Author ORCID Identifier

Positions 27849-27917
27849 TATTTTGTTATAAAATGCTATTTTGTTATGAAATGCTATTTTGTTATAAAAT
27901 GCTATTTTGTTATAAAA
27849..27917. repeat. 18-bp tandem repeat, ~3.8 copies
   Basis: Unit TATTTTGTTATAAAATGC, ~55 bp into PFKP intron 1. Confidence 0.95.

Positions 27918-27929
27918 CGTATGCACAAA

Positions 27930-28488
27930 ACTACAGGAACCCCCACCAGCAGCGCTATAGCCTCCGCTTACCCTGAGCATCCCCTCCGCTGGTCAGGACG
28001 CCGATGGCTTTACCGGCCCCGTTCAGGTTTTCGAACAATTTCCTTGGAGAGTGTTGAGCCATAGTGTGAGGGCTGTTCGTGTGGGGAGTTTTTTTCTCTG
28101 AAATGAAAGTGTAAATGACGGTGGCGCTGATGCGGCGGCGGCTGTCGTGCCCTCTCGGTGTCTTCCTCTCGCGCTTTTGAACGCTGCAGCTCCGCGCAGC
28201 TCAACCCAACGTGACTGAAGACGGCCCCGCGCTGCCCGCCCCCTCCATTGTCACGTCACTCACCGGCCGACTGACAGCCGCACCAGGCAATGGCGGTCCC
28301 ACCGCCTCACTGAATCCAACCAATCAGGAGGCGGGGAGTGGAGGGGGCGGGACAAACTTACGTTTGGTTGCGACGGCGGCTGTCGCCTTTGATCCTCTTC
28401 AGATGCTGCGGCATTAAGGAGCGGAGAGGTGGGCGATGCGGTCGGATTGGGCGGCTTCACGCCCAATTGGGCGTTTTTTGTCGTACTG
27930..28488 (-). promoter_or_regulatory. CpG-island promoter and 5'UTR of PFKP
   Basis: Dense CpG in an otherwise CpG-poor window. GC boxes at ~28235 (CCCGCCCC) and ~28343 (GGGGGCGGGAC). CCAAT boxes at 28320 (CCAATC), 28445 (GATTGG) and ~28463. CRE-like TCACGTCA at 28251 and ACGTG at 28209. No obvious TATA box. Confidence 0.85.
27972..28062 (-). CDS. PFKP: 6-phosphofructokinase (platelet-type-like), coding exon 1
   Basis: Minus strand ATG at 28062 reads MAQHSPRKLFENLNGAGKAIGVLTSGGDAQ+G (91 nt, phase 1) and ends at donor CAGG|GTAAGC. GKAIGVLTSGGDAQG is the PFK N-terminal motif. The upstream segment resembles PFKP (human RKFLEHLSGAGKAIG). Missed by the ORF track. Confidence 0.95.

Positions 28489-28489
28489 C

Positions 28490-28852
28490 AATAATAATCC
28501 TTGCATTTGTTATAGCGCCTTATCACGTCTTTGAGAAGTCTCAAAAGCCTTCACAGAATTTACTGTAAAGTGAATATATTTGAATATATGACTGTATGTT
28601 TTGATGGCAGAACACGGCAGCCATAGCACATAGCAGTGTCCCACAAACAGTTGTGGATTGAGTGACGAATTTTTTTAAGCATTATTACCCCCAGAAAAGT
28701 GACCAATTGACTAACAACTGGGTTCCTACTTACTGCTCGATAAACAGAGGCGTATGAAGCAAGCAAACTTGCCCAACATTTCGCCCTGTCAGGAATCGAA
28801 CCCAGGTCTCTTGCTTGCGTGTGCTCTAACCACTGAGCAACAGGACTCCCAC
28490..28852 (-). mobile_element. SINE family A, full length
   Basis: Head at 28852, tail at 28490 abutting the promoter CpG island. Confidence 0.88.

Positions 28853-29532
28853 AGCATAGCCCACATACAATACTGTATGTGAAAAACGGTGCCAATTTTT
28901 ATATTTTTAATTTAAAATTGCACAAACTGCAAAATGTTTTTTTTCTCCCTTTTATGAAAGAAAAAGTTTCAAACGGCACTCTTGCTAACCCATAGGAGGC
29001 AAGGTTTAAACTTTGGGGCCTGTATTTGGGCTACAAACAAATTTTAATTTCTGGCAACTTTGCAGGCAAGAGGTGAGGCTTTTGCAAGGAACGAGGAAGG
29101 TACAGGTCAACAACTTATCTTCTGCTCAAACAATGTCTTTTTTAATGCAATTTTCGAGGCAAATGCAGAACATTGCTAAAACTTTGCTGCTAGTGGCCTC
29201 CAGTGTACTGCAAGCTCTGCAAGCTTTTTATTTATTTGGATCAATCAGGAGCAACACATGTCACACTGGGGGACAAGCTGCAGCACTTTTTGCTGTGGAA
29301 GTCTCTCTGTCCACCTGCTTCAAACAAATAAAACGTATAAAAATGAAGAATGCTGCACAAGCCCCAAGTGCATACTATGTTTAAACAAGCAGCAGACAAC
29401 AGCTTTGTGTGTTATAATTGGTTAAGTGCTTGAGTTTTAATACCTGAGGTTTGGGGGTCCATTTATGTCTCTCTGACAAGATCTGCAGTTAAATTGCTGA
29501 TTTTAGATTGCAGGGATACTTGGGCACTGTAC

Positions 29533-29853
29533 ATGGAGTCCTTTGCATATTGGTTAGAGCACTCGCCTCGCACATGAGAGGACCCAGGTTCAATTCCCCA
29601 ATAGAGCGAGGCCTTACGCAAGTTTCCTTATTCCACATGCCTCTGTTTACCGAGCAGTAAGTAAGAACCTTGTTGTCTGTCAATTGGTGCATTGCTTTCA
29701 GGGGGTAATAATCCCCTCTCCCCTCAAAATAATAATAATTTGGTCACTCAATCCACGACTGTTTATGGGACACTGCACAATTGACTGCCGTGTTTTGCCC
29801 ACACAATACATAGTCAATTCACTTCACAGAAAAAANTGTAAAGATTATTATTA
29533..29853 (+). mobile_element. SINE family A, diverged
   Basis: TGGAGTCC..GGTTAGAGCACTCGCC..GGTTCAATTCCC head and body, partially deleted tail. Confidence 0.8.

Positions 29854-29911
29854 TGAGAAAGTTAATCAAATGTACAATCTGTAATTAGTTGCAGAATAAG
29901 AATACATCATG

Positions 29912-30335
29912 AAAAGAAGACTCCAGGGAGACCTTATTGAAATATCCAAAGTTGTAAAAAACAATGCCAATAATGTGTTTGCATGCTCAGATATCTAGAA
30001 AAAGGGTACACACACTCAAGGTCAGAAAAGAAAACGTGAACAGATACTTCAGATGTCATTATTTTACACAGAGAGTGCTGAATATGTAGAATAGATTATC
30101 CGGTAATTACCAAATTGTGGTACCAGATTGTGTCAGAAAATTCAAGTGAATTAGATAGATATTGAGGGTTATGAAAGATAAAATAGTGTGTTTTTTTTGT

Implementing policy, system, and environmental (PSE) changes has several well-known challenges that have been documented in Supplemental Nutrition Assistance Program Education’s (SNAP-Ed) comprehensive approach to obesity prevention and reduction. The purpose of the current study was to explore the use of community engagement (CE) as a strategy to address the common challenges experienced in implementing a multi-component community-based program. Phone interviews (N = 7) were conducted with SNAP-Ed educators in Utah using semi-structured interviews. Emergent themes were identified as transcripts were coded independently by two researchers until a high level of agreement was achieved. Four themes emerged from the interviews: barriers to PSE progress, educator CE, the perceived value of using a CE approach to PSE work, and future supports that could increase educators’ ability to use CE when doing PSE work. While effective at eliciting long-term improvements among priority populations, there are several well-documented challenges associated with developing, implementing, and sustaining PSE projects. CE, defined as the process of involving members of a community in the planning, design, implementation, and improvement of a community-based initiative, may be an effective strategy to overcome many of these challenges and lead to long-term PSE changes and improved health outcomes.



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